|by Kaeli Conforti||Amusement and Theme Parks, Disney, Historical Travel, Nature Appreciation, Pop Culture and Travel, Anaheim, Santa Cruz, Orlando, New York City, Ohio, Allentown, Trip Ideas, Family Travel, Girlfriend Getaways, Solo, Women's Travel||0|
With Walt Disney World now charging $105 per adult ($99 per child ages 3-9) for a single–park one day ticket to the Magic Kingdom—Universal Studios is just as bad, with prices hovering around the $147 mark if you want to visit both parks to see the entire Wizarding World of Harry Potter—now is the perfect time to start thinking about smaller, regional theme parks where you can get your adrenaline fix for less. Here are five theme parks around the country where the daily price of adult admission is under $50.
Luna Park, Coney Island, NY.
Luna Park's prices correspond with the number of credits each game or ride is worth, so how much you spend to enjoy the park really depends on which rides you choose to go on. For anyone as indecisive as I am, stick with the $35 four–hour Luna Park Ride Wristband or the $45 Ride and Play package, a four-hour unlimited ride wristband that comes with a 20 credit game card (both are valid daily before May 23rd and after September 7th, 2015, but only during weekdays between the two summer holidays). Blackout dates include May 25, July 3 and July 4. Please note that the wristband is only valid on Luna Park attractions, not valid on Deno's Wonder Wheel or on rides at nearby 12th Street Amusements.
Dorney Park, Allentown, PA.
Dorney Park is a popular theme park located about an hour outside of Philadelphia. Kids love Planet Snoopy, a fun area with attractions centered around the lovable pooch and his cartoon friends. Adult tickets are available online for $44 (or for a limited time, $39.99 if you buy them online before June 28th) while tickets for kids and seniors are $34 online. You can also purchase an 'After 4PM Admission' ticket ($29.99 online), good for visits after 4 p.m. during the summer months when the park is open late.
Knotts Berry Farm, Buena Park, CA.
Home to some of the country's craziest thrill rides (take one look at La Revolucion, or Rip Tide and try to argue otherwise!), Knotts Berry Farm also has calmer, more family-friendly rides. Ages 12–61 get in for $43 when purchased online, while children ages 3–11 and seniors over 62 pay $37. Check their website all summer long for additional specials like the 3-Day Advance promotion, where you can pay $40 for tickets ordered online at least three days before you go.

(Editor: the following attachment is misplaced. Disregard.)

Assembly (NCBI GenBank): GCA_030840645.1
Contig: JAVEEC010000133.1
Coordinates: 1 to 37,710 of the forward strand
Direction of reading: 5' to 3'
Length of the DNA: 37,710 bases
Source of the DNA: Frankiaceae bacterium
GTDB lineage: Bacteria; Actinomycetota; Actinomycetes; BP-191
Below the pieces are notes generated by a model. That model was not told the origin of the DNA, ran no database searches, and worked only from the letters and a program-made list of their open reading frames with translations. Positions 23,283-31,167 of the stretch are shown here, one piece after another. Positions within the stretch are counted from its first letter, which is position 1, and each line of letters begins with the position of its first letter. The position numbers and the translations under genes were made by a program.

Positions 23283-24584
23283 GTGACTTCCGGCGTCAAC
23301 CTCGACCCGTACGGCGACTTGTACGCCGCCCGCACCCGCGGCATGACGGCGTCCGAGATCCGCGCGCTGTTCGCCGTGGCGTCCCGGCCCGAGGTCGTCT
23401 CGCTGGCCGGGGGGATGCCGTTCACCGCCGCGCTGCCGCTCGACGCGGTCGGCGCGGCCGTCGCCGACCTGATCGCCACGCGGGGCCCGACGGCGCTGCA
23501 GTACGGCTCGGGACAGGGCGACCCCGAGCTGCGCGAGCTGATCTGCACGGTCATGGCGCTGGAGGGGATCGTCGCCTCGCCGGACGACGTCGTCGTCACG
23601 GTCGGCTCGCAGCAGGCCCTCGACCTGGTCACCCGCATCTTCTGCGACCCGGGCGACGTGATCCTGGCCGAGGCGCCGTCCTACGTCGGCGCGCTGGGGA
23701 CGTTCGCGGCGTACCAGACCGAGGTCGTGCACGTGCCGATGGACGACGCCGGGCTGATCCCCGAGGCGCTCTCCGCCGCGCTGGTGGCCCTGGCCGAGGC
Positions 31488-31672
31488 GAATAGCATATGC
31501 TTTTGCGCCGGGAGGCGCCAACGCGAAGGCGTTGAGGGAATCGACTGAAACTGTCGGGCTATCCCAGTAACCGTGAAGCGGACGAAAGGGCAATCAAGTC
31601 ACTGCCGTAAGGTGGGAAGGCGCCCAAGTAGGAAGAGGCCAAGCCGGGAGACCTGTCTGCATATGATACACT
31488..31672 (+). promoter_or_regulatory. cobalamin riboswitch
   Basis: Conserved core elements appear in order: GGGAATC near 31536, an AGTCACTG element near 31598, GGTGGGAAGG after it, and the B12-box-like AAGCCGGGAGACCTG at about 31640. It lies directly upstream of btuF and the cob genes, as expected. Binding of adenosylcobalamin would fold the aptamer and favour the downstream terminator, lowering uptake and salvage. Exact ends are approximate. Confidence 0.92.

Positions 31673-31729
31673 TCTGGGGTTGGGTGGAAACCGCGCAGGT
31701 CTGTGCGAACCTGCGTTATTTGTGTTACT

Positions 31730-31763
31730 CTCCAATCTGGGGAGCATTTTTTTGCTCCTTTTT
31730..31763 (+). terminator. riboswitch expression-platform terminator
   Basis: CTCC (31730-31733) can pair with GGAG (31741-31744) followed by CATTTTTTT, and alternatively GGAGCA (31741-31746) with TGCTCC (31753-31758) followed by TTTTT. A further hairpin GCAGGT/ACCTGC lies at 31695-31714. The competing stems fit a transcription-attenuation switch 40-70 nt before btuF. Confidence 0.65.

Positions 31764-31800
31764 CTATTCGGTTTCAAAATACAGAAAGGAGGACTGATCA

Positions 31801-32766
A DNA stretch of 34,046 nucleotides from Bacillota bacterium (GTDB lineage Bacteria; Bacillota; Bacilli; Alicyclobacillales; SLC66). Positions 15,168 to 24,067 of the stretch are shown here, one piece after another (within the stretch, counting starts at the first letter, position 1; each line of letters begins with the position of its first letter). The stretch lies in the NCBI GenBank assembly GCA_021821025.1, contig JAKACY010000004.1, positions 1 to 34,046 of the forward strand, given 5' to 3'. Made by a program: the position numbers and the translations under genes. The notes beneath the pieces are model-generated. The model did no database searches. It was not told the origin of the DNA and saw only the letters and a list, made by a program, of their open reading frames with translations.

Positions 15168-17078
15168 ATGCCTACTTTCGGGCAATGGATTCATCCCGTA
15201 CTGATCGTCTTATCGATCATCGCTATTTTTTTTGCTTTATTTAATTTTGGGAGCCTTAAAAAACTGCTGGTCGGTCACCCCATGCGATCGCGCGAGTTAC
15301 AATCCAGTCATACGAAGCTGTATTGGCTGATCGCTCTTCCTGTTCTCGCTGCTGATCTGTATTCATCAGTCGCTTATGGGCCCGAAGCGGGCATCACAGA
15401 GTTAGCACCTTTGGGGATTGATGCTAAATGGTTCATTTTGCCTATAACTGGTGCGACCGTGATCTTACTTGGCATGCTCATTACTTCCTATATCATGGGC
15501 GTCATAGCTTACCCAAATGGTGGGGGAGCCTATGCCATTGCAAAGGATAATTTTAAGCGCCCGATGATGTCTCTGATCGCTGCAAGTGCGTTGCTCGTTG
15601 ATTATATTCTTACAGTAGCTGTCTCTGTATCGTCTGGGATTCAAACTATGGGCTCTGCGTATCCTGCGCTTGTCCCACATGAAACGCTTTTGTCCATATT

Santa Cruz Boardwalk, Santa Cruz, CA.
Nestled on the warm beaches of Santa Cruz—about 90 minutes south of San Francisco—this awesome American Boardwalk is home to giant roller coasters, mini–golf, laser tag and enough food and games to keep people of all ages busy. The best part? An all–day unlimited rides wristband is only $32.95 plus tax, or you can pay $40.95 for the same wristband, plus your choice of two of the following attractions: Mini Golf, Laser Tag, Fright Walk, Lazer Maze, Boardwalk Bowl, Climb 'N Conquer, and you'll get three bonus points for arcades and games. Take that, Disney!
Cedar Point, Sandusky, OH.
Probably the theme park most displayed on The Travel Channel, Cedar Point Amusement Park in Sandusky, Ohio, has earned its popularity. Home to the scariest roller coasters in the states, like Millennium Force and Mean Streak just to name a few, this is definitely one for the adrenaline junkie's bucket list. You'll get in for $49.99 when tickets are purchased online, or $45.99 when you visit the park on weekdays this summer ($49.99 otherwise). Pay $44.99 per person when tickets are purchased by June 19th, or score an 'After 4PM' ticket for $37.99 per person for late-day visits to the park.
I say, the more rides for less money, the better. Some of my favorite childhood memories are from family vacations we took to California—spending the day at the Santa Cruz Boardwalk, or riding the "GhostRider" for the first time at Knotts Berry Farm (very scary at age 9!). Are there other small, regional theme parks you love that we haven't mentioned here?